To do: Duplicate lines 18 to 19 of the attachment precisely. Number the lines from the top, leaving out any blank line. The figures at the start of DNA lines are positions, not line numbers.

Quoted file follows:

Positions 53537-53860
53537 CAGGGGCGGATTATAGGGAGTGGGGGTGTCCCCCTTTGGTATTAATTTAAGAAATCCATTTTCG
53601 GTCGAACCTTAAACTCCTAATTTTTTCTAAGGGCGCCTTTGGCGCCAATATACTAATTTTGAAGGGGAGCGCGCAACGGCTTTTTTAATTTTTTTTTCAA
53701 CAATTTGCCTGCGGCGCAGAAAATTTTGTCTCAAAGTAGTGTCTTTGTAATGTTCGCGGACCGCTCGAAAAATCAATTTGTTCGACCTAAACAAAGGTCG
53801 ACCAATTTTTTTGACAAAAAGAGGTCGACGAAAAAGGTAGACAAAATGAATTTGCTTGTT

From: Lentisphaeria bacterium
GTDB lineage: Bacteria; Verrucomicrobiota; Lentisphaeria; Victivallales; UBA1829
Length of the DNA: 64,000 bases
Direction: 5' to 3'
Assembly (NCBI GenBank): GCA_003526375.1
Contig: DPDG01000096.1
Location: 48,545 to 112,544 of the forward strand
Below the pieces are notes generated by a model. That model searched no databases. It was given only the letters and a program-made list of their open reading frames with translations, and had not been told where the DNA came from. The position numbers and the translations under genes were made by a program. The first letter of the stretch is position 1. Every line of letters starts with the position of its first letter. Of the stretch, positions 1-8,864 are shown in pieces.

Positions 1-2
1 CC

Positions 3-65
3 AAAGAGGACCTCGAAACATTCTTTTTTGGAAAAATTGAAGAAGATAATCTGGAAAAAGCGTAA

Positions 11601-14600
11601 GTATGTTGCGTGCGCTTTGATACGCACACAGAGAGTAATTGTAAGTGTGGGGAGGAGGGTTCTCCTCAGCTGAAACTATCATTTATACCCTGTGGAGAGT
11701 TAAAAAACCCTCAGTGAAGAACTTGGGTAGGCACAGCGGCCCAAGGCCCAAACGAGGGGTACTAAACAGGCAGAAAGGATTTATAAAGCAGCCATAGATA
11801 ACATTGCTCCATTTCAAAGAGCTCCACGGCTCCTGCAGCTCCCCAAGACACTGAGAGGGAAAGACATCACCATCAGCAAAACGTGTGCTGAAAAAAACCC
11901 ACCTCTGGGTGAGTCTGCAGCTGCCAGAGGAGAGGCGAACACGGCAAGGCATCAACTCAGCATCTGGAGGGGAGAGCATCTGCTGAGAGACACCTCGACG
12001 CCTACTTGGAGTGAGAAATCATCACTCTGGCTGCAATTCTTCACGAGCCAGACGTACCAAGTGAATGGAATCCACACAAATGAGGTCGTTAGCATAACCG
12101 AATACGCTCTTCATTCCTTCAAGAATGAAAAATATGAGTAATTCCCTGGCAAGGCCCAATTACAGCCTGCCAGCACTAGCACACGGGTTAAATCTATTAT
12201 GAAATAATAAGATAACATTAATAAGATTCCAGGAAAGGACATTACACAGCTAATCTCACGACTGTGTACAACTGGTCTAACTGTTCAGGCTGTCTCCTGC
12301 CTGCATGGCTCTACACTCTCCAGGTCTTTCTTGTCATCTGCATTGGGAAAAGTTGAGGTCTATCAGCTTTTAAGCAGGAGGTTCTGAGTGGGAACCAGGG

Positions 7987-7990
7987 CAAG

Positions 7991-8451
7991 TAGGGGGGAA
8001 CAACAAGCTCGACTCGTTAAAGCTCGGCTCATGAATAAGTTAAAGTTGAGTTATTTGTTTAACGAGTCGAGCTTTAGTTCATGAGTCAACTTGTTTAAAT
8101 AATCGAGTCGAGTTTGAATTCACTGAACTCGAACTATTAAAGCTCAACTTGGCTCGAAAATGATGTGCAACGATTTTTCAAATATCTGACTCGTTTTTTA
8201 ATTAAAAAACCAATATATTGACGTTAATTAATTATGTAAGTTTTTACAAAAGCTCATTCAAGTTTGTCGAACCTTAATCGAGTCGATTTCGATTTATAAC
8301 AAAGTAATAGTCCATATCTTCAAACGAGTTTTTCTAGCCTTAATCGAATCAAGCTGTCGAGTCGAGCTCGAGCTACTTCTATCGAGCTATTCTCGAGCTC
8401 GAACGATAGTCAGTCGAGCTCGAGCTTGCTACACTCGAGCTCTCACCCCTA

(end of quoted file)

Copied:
Positions 11601-14600
11601 GTATGTTGCGTGCGCTTTGATACGCACACAGAGAGTAATTGTAAGTGTGGGGAGGAGGGTTCTCCTCAGCTGAAACTATCATTTATACCCTGTGGAGAGT